November 14th, 2006
Today, as you may or may not know, is World Usability Day. All over the world, people are gathering to talk about usability and its effect.
It’s hard to imagine this could be a bad thing. After all, having people talk about these issues brings awareness. And with awareness, the odds are better we’ll end up with more usable products, web sites, and services, right?
Or maybe not.
I have several issues with World Usability Day. I don’t think I’m alone, but it’s been hard to find anyone else talking about these things. I know that suggesting there’s a downside will probably be considered an act of treason by many of my colleagues, but I think it’s important to get this discussion in the open. Maybe I’m wrong, but if I’m not, the implications are important.
Elizabeth Rosenswieg, Director of World Usability Day, wrote in the August Journal of Usability Studies:
Every citizen on our planet deserves the right to usable products and services. It is time we reframe our work and look at a bigger global picture.
The time is right, the interest is here. ‘User friendly’ is a common and understandable term; people understand that the world should work well. Now, we have to encourage them to take the message to the streets and say, “We will not stand for it anymore, we want our world to be usable.”
No more excuses, no more managers complaining about budgets and schedules. No more marketing people selling functionality and power that is more than we need. No more consumers buying things we cannot or do not need to use.
I’m not sure, in today’s world, usability is the top priority for everybody. Sure, it’s important, but this plea to “take the message to the streets” feels like it could come across as self serving.
But, my big concern is the way we’re going about this. “Usability” doesn’t improve the world. In fact, it doesn’t change a thing.
Today’s usability practice is about measurement and evaluation. Can we determine how usable something is? Can we determine where frustration comes from? Can we determine when we’ve delighted a user (and how to do that again)? These are important things to know, but knowing them, by themselves, doesn’t change designs for the better.
It’s the practice of design where the change comes from. But World Usability Day doesn’t really talk about designing. (In the World Usability Day charter, which they encourage you to sign, the word design only shows up once as a verb. It shows up twice as a noun: poor design and bad design. Apparently, there’s no other type of design.)
Most usability practitioners are not designers. They are an important part of the design process, but they are not the sole contributor. So, this effort of making products more usable needs to include the designers. If we’re going to continue with the holiday idea, maybe we need to rename it “World Design Day” or “World Good Design Day” (no need to celebrate bad design, I guess).
That we apparently call for managers to stop “complaining about budgets and schedules” also leads me to think we’re not very realistic about how business is conducted. Are we actually implying businesses should insist on building usable products, even if it means they go bankrupt?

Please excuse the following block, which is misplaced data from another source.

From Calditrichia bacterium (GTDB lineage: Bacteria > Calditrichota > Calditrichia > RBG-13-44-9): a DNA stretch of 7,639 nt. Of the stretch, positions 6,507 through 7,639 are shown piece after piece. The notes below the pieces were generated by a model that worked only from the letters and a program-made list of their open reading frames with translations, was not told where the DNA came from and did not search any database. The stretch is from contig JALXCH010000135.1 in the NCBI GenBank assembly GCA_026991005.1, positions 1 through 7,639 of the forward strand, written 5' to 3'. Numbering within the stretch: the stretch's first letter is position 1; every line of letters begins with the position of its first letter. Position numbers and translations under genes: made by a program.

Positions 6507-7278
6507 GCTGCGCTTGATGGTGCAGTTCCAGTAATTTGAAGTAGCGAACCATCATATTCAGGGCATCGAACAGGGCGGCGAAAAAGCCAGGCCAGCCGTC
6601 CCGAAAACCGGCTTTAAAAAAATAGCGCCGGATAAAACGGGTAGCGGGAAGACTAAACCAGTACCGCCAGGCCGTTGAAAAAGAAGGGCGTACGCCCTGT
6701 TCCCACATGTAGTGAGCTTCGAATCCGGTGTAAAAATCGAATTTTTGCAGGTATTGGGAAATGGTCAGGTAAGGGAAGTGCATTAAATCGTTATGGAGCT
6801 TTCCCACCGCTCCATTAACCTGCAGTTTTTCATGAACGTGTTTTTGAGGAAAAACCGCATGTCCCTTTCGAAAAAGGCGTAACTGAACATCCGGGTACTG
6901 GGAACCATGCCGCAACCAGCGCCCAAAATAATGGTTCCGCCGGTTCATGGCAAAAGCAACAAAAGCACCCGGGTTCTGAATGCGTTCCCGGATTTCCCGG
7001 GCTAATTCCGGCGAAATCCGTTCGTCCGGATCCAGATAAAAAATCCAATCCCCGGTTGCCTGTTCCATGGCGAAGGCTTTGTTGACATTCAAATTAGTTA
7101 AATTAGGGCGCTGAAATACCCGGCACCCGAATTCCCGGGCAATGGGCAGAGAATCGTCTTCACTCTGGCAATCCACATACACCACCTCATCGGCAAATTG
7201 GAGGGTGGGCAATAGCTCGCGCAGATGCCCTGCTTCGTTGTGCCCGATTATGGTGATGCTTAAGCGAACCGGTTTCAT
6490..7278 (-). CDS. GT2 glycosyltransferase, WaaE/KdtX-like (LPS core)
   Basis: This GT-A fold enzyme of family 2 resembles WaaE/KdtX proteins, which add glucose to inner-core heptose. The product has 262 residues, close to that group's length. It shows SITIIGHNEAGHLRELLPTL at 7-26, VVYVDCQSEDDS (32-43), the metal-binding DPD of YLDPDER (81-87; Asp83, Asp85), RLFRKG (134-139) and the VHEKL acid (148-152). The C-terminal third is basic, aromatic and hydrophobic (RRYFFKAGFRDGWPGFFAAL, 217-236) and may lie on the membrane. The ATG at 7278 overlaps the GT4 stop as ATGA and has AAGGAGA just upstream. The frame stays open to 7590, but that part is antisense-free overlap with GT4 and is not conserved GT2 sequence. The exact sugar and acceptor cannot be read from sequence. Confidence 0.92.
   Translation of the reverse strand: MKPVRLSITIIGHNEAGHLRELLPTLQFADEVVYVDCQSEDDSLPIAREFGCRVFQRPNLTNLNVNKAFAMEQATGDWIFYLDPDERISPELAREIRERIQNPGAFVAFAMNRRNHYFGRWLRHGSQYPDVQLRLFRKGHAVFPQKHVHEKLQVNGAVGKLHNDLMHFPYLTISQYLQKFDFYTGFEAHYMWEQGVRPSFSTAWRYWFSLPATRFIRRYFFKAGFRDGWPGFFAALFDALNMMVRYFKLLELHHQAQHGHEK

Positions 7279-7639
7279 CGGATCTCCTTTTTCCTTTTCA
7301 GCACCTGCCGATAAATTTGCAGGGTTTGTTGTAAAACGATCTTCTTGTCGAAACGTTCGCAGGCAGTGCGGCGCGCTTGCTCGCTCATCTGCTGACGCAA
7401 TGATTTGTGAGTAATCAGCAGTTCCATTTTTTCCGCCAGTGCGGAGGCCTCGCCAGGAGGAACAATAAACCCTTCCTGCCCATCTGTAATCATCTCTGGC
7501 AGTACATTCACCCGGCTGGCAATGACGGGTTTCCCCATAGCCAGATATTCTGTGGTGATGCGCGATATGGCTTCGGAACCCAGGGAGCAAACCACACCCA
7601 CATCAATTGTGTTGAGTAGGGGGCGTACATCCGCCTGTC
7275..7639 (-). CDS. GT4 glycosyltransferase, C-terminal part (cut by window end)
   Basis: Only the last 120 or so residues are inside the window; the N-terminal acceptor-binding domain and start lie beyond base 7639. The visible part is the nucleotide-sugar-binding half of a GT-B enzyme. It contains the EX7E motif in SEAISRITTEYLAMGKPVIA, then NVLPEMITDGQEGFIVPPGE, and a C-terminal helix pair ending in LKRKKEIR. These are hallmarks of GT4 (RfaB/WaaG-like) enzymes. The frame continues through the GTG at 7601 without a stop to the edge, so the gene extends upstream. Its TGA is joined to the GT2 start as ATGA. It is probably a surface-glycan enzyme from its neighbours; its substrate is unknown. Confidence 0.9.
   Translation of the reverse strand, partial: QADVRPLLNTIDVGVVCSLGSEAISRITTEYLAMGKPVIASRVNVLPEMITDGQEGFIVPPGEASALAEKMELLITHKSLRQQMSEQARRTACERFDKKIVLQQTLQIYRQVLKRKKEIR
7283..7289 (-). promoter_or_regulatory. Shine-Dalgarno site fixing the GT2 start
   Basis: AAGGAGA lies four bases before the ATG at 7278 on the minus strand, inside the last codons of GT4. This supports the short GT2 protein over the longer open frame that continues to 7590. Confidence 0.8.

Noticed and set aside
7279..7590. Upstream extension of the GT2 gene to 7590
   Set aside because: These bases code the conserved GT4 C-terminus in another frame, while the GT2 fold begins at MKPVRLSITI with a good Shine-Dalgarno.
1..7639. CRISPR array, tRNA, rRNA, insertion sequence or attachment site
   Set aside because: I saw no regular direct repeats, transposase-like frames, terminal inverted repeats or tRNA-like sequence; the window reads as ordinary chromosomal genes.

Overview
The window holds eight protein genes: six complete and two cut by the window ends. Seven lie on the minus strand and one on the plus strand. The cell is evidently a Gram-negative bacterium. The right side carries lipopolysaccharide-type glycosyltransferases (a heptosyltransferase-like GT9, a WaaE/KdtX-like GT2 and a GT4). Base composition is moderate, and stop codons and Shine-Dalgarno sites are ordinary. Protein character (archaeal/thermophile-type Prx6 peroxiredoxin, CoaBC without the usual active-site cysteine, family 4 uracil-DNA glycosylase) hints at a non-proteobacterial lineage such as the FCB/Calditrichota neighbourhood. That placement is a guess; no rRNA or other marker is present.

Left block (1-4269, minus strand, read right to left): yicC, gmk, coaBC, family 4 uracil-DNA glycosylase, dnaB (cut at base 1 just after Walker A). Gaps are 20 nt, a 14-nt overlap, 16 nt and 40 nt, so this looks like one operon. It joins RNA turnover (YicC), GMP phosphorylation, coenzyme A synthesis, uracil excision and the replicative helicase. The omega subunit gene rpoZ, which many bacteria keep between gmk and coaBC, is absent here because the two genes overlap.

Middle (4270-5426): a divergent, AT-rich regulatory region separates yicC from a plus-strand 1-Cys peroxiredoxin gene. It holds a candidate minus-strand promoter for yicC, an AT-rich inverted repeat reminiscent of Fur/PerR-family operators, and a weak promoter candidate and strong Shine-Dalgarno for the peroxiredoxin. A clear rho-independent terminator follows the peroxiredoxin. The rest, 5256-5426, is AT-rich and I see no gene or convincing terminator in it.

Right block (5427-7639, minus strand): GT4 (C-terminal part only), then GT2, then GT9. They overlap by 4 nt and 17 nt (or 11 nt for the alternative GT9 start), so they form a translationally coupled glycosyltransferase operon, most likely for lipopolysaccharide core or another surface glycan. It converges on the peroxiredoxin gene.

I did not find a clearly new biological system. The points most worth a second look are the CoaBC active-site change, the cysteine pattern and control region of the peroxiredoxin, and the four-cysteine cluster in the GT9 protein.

Pretending we know about business when we really don’t won’t win us any favors with the business community. And, I don’t know how we get funding for our work without their help. Maybe a different tact is in order?
If the likes of Apple, Google, Starbucks, SouthWest Airlines, and Netflix have proven anything, it’s when you make your customers happy, you get profitable business returns. Maybe the day should be “World Good Business Day”, promoting that making customers happy (by providing, among other things, usable products and services) is good for business.
Which brings me to may last point: it’s not clear that usability practice always makes good business sense. There’s no evidence, to date, that strictly following the doctrine of User-Centered Design always produces better market results. (In fact, there’s plenty of evidence to suggest it doesn’t!) There’s a lot that’s not understood about designing quality products, which is why even great design companies like Apple still have duds. We need to do more research into what really makes a difference and what is just the stone in the soup.
A lot of people are gathering in a lot of places today to talk about usability. That’s great.
Yet, if we pretend, on November 14th, nothing in the world is more important that “Usability” and we say and do things to alienate the people we actually need to improve products, we’re going to do more harm than good to our mission. A day to bash designers about “poor design,” without talking about the socio-politico-economic environment that created these designs in the first place, doesn’t help us in the long run.
Let’s put things in perspective and be a little humble about our place in the world. Let’s keep doing good work, involving everyone who can help in the problems we’re trying to solve, and be honest about what we know and what we don’t know. And let’s do that 365 days a year, not just on November 14th.
Happy World Usability Day.Tweet